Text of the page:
Saving daisies

Mown daisies recover well in water

where some survive for several

days, propping one

another up in

egg cups











or saved


Doomed daisies or saved daisies?  I used to think cut daisies were doomed, but have since amazingly discovered…

(after being in the company of an overly empathetic  person for who the demise of such daisies would cause too much distress)

…that these fragmented flowers can find their way back out to the lawn, when conditions have improved sufficiently to support daisy life again (usually following a few days), and in fact, that egg cups simply provide a means of life support…

“All the daisies are saved!” I’d proclaim, as the (newly sprouted) specimens swayed cheerfully upon their stalks, while I attempted to stifle a mounting worry that I hadn’t replaced the cover firmly enough on the compost bin… and that my daisy resurrection ruse might be rumbled…

But the relieved smile of my child shone brighter than a saved daisy on a sunny day, and that’s why, for a while, no severed daisy ever perished in my garden. I was the secret saviour of daisies, a mini miracle worker.

Sometimes people still tell me that autistic children don’t feel empathy…




Red day

Today is a red day, and on red days I must see ten red things
before school. My little sister may think it’s cool –
but it’s not just a game I play – no, ten red things decide my day.

So far I’ve seen 3 cars, a hot air balloon and a hot air balloon’s flame
a robin, a fox , a container train. A sunrise cloud
(more orangey red – but that’s allowed). Now time’s running out…

So everyone starts searching and tension has mounted because everyone
knows that as yet I’ve not counted:

Moving things, not cars on drives, things going somewhere – anything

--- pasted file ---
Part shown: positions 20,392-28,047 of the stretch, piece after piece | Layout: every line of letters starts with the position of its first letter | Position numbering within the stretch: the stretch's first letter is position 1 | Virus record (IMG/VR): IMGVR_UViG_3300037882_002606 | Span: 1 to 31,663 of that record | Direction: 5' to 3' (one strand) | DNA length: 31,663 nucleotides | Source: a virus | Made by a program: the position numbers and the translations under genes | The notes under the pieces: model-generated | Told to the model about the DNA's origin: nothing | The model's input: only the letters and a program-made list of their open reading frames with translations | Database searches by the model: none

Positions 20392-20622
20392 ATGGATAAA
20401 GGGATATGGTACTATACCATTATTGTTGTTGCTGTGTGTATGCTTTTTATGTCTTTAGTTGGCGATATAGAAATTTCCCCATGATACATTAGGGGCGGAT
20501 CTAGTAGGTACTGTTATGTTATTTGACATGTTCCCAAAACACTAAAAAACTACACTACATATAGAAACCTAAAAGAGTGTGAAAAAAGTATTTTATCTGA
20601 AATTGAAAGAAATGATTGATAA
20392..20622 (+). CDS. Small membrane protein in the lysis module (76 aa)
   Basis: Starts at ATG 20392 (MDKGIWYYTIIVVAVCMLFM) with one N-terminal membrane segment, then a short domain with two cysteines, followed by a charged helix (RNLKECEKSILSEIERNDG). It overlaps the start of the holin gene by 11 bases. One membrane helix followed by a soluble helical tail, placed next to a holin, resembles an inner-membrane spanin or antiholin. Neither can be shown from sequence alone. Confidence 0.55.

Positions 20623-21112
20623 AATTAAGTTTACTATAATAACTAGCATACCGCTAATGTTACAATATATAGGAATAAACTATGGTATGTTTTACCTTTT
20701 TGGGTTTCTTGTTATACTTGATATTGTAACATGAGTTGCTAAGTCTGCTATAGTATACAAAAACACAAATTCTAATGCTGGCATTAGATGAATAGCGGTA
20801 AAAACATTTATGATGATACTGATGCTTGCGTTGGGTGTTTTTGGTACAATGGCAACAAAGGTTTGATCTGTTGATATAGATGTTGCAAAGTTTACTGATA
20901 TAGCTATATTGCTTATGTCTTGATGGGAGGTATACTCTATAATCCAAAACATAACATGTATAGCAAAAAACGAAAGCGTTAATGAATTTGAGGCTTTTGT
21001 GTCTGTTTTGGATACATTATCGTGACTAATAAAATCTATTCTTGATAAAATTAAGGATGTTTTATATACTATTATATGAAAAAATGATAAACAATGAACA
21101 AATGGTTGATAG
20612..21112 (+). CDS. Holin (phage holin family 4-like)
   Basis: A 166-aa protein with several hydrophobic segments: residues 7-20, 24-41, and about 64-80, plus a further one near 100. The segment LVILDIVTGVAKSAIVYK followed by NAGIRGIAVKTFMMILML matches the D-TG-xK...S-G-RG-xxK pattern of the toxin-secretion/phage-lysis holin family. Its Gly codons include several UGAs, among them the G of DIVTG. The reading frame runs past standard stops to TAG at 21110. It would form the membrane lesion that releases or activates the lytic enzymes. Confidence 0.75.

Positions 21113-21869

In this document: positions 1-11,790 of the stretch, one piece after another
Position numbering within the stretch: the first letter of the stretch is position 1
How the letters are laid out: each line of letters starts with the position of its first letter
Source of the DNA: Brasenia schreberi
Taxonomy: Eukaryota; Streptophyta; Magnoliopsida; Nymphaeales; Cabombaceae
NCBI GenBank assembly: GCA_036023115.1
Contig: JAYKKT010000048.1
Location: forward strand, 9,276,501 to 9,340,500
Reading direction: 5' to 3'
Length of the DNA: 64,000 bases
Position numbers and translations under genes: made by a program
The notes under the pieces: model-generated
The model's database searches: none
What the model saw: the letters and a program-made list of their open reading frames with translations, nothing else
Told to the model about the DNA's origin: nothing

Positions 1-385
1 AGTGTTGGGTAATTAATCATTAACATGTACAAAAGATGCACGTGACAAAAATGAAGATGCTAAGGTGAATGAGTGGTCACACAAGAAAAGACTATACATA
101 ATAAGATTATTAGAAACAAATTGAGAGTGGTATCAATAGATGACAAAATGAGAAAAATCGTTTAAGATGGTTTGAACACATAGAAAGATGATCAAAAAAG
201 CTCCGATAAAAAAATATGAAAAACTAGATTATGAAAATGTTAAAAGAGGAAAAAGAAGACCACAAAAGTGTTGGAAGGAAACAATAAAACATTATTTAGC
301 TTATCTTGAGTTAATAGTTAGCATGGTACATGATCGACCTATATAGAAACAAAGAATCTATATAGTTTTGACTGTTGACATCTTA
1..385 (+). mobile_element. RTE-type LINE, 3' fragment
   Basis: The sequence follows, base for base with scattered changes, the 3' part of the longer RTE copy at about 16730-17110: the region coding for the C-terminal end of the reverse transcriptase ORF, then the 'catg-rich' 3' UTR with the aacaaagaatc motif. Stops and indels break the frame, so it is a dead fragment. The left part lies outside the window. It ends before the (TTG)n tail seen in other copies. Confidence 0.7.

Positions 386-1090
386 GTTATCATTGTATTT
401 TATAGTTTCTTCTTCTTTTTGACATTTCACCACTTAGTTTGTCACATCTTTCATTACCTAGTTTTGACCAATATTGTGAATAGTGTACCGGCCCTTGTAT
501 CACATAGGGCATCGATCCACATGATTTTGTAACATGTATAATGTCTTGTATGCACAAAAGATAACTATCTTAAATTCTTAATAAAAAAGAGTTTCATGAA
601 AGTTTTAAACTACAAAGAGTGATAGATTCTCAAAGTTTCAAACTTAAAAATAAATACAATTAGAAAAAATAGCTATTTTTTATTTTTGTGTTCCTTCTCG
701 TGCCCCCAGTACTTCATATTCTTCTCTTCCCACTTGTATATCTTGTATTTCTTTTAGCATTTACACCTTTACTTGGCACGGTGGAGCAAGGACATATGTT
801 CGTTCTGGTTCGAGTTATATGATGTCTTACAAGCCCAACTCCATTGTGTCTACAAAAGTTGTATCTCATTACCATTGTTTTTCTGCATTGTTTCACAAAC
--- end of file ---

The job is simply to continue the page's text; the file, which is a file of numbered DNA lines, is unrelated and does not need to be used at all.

alive, and I’m starting to wonder just how I’ll survive
if I don’t find number ten. When… little sister shouts

look at the leaves on the tree up ahead and there’s silence
as the car holds its breath. I look up to the tree
see leaves which are red, falling, and with relief whisper…


Social training

(My boy isn’t too keen on social training… so I wrote this poem for him. It made him smile).


I’ve identified a lack of small talk. Chitchat. We need to have a conflab,

a chin wag, chew some fat. Look at me as I natter. Why not join in the chatter?

Have a blabber, it’s good to rattle, spread a bit of tittle tattle. I’m your intervention

and it’s my sole intention to provide the tools you need to converse, initiate social

discourse and ultimately succeed. I’ll sow the seeds for conversation so in any

situation you’ll be able to forge new relationships. Just listen closely to my tips.

Registration plates aren’t necessarily a conversation topic others choose

although very interesting (I’m sure), the desired outcome is to engage, not bore.

It would display that you are socially clever if you could gab on about the weather.

No, not a scientific explanation, or data from your weather station…

Start with ‘looks like it might rain,’ or maybe ‘turned out nice again.’

Let’s role play – pretend I’m actually a friend, the working week draws to its end,

you look at me, smile, and then you say ‘what are your plans for Saturday?’